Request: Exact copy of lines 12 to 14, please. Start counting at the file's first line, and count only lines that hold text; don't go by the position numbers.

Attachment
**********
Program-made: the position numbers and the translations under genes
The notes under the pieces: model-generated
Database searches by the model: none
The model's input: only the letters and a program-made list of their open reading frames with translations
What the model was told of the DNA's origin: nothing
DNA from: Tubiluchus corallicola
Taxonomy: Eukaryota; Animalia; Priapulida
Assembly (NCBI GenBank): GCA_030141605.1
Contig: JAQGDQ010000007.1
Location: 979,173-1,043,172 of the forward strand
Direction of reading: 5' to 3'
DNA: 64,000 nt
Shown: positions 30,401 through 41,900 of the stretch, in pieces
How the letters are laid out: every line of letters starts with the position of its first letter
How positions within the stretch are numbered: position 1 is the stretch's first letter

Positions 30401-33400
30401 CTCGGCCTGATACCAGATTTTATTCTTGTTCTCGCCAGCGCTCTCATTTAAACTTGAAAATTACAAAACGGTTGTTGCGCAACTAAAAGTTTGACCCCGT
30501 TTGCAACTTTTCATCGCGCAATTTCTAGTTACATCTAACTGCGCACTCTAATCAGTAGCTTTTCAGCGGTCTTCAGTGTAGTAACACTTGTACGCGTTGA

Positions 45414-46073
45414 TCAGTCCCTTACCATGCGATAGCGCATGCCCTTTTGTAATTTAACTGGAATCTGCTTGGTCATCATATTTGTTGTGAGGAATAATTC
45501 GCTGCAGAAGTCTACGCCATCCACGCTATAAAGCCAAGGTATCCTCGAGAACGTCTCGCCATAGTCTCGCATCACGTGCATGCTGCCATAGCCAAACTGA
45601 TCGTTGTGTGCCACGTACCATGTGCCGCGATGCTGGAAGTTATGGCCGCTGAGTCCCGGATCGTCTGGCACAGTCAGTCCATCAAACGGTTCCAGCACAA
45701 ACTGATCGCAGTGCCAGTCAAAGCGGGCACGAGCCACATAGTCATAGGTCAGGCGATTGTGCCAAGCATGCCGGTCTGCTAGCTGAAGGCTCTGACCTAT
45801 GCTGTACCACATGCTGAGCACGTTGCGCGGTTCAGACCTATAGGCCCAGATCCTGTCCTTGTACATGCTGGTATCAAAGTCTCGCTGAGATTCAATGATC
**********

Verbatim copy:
DNA: 64,000 nt
Shown: positions 30,401 through 41,900 of the stretch, in pieces
How the letters are laid out: every line of letters starts with the position of its first letter